Prof Mike Daube and Julia Stafford from the McCusker Centre for Action on Alcohol and Youth will present a grassroots alcohol and other drugs advocacy video conference on Tuesday 13 August.working_together
Topics will include:
  • What is advocacy?
  • Challenges and opportunities of advocacy
  • Tips for planning advocacy
  • Developing key messages
The video conference will explore examples of advocacy at the local, state and national level and will briefly introduce unpaid media strategies.
To register, download and fill out this registration form. Registrations close soon, so hurry!

Seen An Alcohol Ad That Concerns You?

Seen an alcohol ad that concerned you? Contact the Alcohol Advertising Review Board!AARB
The Alcohol Advertising Review Board accepts complaints from the Australian community about alcohol ads and aims to provide independent review of alcohol advertising in Australia.
Making a complaint is simple – just send a pic or link to the advertisement (if you can) and briefly describe why it concerns you. At you will find an online form and contact details to submit complaints.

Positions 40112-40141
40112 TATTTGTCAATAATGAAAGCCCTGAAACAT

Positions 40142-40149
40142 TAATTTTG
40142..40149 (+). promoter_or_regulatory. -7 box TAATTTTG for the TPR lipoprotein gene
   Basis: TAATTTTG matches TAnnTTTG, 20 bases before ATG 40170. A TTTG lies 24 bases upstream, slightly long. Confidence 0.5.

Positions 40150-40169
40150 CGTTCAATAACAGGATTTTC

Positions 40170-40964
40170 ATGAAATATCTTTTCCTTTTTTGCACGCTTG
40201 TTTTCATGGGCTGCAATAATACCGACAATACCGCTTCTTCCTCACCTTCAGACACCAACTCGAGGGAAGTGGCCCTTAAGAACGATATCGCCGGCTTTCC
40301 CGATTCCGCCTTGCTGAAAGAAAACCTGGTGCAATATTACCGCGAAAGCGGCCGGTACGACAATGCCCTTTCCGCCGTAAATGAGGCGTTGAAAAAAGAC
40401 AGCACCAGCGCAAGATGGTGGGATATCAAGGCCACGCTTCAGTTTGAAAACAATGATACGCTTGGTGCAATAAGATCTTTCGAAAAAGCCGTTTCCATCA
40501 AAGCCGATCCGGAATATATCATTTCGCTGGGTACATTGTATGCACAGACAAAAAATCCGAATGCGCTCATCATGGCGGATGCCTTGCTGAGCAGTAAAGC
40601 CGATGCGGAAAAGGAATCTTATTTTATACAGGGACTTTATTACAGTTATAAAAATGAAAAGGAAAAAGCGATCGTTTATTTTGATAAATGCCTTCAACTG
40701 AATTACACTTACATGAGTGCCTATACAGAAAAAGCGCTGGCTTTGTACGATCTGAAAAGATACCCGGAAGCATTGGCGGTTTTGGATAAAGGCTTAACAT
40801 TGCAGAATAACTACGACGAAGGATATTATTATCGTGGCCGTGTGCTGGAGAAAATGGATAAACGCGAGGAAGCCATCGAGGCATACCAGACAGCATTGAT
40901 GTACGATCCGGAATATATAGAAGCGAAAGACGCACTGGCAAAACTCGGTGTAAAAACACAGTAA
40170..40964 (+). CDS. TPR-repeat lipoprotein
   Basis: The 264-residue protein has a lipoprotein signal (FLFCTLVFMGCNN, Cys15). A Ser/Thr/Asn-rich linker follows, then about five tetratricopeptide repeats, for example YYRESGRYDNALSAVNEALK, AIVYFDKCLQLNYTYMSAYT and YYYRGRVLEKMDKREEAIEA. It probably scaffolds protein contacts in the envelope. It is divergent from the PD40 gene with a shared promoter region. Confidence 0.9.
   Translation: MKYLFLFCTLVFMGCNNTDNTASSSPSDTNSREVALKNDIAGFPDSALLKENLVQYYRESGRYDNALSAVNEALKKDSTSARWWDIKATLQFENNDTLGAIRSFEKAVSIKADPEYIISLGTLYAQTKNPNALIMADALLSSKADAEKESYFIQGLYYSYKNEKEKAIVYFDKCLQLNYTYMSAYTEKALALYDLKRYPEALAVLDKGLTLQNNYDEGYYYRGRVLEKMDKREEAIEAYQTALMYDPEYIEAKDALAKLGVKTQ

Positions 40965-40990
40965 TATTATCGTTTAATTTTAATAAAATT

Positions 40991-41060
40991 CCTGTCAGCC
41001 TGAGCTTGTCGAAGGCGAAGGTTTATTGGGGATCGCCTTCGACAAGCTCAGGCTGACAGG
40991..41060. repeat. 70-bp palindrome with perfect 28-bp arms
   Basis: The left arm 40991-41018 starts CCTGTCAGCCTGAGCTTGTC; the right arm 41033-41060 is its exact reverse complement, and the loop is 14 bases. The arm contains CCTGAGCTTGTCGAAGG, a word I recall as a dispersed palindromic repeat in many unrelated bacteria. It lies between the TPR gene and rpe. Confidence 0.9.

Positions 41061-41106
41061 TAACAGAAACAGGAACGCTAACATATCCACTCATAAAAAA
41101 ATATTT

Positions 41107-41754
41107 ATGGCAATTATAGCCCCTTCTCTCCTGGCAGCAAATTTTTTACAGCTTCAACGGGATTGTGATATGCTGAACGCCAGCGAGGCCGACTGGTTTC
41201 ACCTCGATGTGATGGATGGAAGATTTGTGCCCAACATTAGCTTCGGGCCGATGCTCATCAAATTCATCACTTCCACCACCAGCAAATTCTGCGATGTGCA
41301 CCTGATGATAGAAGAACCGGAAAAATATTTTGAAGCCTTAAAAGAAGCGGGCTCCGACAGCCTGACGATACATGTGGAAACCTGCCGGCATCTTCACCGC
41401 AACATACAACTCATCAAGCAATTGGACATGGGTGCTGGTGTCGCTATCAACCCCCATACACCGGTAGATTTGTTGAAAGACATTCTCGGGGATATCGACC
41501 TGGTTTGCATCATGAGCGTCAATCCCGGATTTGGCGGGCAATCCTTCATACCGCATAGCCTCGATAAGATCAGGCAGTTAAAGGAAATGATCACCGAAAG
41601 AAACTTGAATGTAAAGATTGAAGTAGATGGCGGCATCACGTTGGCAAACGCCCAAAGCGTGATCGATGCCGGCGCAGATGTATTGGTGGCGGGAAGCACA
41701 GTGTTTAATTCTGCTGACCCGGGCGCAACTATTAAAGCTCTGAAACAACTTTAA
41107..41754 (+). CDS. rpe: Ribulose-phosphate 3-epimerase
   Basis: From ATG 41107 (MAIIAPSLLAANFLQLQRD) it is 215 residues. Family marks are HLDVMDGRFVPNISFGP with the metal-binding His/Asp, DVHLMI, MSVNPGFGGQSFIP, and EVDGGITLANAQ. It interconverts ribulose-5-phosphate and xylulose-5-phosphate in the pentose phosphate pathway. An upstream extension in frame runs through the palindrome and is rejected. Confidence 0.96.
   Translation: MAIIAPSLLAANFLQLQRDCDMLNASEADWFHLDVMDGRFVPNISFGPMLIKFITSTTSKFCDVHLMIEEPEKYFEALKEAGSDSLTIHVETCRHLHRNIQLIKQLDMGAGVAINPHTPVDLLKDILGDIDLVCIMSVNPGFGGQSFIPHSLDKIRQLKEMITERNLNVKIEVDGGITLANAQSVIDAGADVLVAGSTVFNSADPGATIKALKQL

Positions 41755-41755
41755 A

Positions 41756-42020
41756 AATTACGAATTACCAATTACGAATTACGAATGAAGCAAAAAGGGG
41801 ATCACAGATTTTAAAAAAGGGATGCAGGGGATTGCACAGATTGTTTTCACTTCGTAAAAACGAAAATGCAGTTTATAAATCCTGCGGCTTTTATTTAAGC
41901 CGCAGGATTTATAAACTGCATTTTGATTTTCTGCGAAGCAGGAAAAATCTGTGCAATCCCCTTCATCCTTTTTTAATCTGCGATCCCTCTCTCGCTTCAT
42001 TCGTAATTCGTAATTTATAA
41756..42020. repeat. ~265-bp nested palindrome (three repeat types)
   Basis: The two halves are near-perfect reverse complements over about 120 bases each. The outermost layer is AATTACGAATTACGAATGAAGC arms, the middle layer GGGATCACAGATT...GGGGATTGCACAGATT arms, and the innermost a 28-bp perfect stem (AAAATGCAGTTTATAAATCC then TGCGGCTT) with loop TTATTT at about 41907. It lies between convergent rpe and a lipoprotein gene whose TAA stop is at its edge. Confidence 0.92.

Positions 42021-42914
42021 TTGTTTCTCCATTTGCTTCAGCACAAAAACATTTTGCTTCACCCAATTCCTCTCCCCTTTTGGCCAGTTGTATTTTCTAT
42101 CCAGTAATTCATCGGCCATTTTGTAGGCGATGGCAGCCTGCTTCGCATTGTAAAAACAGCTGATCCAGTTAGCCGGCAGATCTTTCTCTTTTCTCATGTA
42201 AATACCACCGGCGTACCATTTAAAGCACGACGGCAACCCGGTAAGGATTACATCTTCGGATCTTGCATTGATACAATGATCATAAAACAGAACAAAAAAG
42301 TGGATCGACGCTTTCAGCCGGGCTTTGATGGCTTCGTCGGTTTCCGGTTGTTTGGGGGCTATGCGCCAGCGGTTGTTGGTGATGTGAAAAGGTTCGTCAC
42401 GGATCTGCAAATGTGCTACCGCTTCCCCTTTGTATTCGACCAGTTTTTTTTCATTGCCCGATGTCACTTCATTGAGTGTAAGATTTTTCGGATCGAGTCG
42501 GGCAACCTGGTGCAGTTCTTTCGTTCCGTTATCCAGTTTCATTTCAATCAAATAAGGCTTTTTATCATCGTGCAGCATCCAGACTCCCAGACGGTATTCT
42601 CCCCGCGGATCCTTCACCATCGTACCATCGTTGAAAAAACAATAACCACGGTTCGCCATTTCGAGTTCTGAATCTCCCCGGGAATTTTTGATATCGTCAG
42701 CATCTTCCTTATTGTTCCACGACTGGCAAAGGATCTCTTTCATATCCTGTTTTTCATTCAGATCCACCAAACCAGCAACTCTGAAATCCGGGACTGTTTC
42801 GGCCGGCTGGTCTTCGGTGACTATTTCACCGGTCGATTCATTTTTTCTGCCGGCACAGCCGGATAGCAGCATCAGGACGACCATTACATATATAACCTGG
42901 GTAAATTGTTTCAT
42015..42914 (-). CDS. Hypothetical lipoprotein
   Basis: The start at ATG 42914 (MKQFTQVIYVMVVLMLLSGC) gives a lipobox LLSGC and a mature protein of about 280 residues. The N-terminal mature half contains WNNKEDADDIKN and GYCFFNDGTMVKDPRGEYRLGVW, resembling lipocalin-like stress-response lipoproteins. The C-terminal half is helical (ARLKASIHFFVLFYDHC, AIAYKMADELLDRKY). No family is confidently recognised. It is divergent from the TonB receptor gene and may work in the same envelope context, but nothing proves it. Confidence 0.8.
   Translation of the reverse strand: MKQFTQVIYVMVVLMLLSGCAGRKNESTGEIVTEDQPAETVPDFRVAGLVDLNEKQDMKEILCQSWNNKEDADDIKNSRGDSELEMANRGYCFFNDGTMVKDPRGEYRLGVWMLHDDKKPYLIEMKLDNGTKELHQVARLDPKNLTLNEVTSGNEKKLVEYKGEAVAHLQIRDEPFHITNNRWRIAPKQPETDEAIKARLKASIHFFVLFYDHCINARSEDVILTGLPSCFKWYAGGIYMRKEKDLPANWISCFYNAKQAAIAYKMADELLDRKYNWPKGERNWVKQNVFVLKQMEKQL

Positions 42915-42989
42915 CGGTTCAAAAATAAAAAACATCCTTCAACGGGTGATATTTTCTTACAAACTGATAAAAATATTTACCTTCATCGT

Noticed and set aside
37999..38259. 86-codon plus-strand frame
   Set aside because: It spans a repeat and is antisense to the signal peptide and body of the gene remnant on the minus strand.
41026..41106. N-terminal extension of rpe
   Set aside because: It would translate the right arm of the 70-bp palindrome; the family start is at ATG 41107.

Check out some recent determinations:
Follow the Alcohol Advertising Review Board (@AlcoholAdReview) on Twitter.

10 Ways to Reduce Alcohol Harm: FARE

The Foundation for Alcohol Research and Education (FARE) has released its 2013 Election Platform, calling on all parties to demonstrate leadership on alcohol policy.FARE_Election_Platform
FARE Chief Executive Michael Thorn says industry influence and political weakness are the only factors preventing action being taken to reduce the toll. “There is a lack of political leadership here. Instead of having a tin ear to this issue, our political leaders should be standing up and leading the Australian community in tackling it”, says Mr Thorn.
FARE says its 10-point plan would reduce alcohol related harm. “Australians want government to take strong action to address alcohol harms”, says Mr Thorn.
The 10-point plan includes:
  • Demonstrate leadership on alcohol policy by developing a comprehensive national alcohol strategy with clear targets